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With new Tesla safety concerns, are we witnessing a rise of security hazards?


The electric vehicle revolution spearheaded by Elon Musk’s company, Tesla, continues to hit some speed bumps.

The company, which is the leading electric vehicle manufacturer worldwide, recently was compelled to recall more than 320,000 vehicles in the United States because of safety concerns.

The recall, which affects a small number of 2023 Model 3 and 2020-2023 Model Y vehicles, came just days after a recall of 30,000 Model X cars. Combined, the issues covered faulty rear brake lights and front passenger airbags. “In rare instances, taillamps on one or both sides of affected vehicles may intermittently illuminate due to a firmware anomaly that may cause false fault detections during the vehicle wake up process,” the company said.

The recall is one of many the motor vehicle manufacturer has been subject to in recent months.

Just weeks before, Tesla voluntarily withdrew more than 40,000 vehicles in the United States after the cars were sent a firmware release in mid-October that caused some vehicles to lose power steering. The issue was most prevalent when vehicles were driving over bumpy roads and potholes.

Long list of issues

That follows a recall of more than a million of its cars because its windows can trap fingers and thumbs when it retracts.

In late September, the company announced it was sending out an over-the-air software update of the automatic window reversal system, informing the National Highway Traffic Safety Administration as is required. The safety recall covers a number of 2017-2022 Model 3, 2020-2021 Model Y, and 2021-2022 Model S and Model X vehicles.

In all, there have been close to 20 recalls on Tesla vehicles in the United States in recent memory, affecting nearly four million vehicles alone in 2022. At the same time, more than 100,000 Chinese-made Model 3 and Model Y vehicles were recalled in May this year because of an issue.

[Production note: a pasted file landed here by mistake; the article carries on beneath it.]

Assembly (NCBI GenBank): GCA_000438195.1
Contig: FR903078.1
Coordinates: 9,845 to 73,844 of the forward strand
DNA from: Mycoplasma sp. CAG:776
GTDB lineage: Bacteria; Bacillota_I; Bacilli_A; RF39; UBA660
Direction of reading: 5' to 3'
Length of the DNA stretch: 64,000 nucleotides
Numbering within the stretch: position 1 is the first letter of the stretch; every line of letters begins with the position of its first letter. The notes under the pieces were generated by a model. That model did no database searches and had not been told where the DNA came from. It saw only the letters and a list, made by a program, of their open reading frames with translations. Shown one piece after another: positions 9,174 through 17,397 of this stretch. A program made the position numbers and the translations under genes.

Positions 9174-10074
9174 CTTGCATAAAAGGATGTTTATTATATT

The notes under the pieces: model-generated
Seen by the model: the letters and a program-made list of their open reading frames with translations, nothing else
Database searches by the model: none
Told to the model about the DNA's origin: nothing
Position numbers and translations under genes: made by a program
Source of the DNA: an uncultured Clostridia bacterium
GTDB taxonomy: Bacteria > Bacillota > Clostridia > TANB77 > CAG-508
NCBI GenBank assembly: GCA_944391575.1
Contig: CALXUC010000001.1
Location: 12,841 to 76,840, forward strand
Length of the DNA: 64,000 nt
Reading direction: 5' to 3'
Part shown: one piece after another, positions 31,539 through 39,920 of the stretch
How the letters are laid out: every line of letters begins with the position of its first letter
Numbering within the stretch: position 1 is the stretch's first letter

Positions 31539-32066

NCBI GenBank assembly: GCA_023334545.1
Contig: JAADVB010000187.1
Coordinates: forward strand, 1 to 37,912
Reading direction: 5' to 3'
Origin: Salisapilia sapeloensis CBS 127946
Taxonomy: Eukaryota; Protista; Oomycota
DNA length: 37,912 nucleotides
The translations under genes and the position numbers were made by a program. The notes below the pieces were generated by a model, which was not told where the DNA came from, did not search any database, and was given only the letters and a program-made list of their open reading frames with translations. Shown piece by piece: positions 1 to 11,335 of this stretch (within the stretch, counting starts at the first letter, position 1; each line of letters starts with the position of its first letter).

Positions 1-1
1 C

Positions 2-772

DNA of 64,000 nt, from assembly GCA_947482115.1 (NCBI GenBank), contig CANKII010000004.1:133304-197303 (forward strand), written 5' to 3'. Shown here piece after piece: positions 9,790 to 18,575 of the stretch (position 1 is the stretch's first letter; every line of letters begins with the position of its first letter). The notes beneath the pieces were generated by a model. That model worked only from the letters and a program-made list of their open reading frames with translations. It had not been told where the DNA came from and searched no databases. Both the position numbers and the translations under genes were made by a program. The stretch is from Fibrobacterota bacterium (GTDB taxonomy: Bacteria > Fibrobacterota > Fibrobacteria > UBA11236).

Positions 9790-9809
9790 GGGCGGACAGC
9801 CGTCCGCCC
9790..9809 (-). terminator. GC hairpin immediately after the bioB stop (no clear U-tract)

It all raises the question – why are we seeing so many safety hazards on their vehicles?

Tesla’s teething problems

In part, it’s likely down to the fact that Tesla is far more software-driven than many of its competitors. It’s worth noting that almost all of the recalls and issues have not been with hardware but with software bugs that the company has sought to iron out almost immediately. But this software-heavy idea, combined with the fact that Tesla is often trying to push the envelope with what it offers in vehicles – means more things can go wrong.

It’s also important to point out that Tesla is far from alone in receiving recalls. More than 23 million vehicles have been recalled in the United States in 2022, according to Barron’s. The list of those manufacturers who have had more than a million vehicles recalled includes Ford, General Motors Stellantis, BMW, Kia, and Hyundai – alongside Tesla.

However, Tesla does appear to take the approach that you move fast and break things – popular in tech as a maxim to build a business quickly, but not necessarily the best approach when handling something as vital and dangerous as a car traversing the nation’s roads.

Tesla, for its part, claims that its vehicles are statistically safer than others, though there are questions about that – for instance, some believe that the company’s self-driving software is responsible for more crashes than are actually documented because the autopilot disengages moments before an accident, allowing the company to say its systems are not at fault but instead driver error is.


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